I just read this article that is a few years old but describes a clever way of securing your REST APIs. Essentially:

  • Each client has a unique public/private key pair
  • Only the client and the server know the private key; it is never sent over the wire
  • With each request, the client takes several inputs (the entire request itself, the current timestamp, and the private key) and runs them through an HMAC function to produce a hash of the request
  • The client then sends the normal request (which contains the public key) and the hash to the server
  • The server looks up the client's private key (based on the provided public key) and does some timestamp check (that admittedly I don't understand) that verifies the request is not a victim of a replay attack
  • If all is well, then the server uses the private key and the same HMAC function to generate its own hash of the request
  • The server then compares both hashes (the one sent by the client as well as the one it generated); if they match, the request is authenticated and allowed to proceed

I then stumbled across JWT, which sounds very similar. However the first article does not mention JWT at all, and so I am wondering if JWT is different than the above auth solution, and if so, how.

  • 1
    Lol... I just wanted to ask the same exact question and came across yours. One of the first things I found about stateless authentication was from the AWS: docs.aws.amazon.com/AmazonSimpleDB/latest/DeveloperGuide/… , and implemented something like this massimilianosciacco.com/… . Then I found JWS/JWT and it is somehow similar. But as far as I understand JWT is a standard and the other solutions described above are some custom implementations (not standardized). Someone correct me if I am wrong.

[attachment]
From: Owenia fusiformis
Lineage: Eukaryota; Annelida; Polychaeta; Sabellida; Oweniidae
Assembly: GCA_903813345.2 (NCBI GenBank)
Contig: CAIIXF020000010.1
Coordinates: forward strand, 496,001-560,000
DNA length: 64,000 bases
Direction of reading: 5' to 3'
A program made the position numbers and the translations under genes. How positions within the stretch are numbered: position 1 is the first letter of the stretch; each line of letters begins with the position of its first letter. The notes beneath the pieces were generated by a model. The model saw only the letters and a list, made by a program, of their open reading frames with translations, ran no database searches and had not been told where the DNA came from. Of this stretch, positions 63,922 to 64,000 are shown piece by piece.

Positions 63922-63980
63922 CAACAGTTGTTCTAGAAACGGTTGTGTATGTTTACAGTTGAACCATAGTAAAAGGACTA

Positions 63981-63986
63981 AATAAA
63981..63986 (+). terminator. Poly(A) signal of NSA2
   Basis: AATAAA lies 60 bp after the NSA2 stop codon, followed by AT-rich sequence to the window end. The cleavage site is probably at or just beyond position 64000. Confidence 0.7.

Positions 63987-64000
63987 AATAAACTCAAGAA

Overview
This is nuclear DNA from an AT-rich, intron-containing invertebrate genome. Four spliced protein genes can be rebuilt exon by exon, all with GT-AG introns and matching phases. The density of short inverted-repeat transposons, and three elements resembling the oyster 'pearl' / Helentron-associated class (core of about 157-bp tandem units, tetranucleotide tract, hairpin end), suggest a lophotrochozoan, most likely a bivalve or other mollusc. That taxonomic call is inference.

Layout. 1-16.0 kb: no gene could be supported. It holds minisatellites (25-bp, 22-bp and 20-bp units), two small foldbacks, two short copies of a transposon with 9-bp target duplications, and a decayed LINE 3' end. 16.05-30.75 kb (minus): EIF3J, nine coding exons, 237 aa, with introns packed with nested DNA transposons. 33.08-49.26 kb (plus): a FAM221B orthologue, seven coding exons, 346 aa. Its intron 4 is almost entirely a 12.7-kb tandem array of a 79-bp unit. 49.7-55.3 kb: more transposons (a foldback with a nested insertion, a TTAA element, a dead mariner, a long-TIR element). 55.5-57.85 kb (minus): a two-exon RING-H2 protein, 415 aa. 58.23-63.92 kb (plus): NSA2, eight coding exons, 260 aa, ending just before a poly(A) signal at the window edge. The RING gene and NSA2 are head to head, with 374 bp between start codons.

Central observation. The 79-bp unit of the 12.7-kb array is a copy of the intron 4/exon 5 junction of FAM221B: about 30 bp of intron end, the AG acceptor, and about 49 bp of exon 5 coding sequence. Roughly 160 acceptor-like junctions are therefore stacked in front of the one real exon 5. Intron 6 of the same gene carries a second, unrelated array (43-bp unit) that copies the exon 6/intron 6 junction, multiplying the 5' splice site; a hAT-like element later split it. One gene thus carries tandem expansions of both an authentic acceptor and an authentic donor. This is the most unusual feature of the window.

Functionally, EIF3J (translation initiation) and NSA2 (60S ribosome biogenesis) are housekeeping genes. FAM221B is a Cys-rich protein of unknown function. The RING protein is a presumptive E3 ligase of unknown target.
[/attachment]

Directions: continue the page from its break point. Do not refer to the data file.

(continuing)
– nyxz
    Sep 16, 2015 at 15:55
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    Good to know I'm not the only one worrying about these kinds of details! JWT certainly feels similar, and the bonus is that it's standardized. I'm just wondering how it fairs (security-wise) with this custom HMAC solution.
    – smeeb
    Sep 16, 2015 at 16:51

1 Answer 1


Let's get this started with a very basic answer.

JWT (as used in the context of OAuth and OpenID) does not require shared secrets between client and API. There are 3 components and pairs of 2 share a secret each: client <-> identification server, identification server <-> API.

This moves most complexity from the API to the identification server, the API just has to check that the token was issued by the identification server and was not tempered with. To verify that the API checks that the JWT-signature is valid with the known single shared secret between identification server and API. That's it!

How the identification server validates the user identity can vary widely (in many cases it's the old username+password pair over a TLS-connection), but is of no effect on your API.

Privacy and security of the message and the token itself when using JWT are handled by TLS, JWT is ignorant of such issues.

  • I found this answer to be confusing. It handwaves details like, "JWT (as used in the context of OAuth and OpenID)" Might be worth explaining why that is instead of assuming the readers implicitly understand that. Oct 19, 2021 at 17:23

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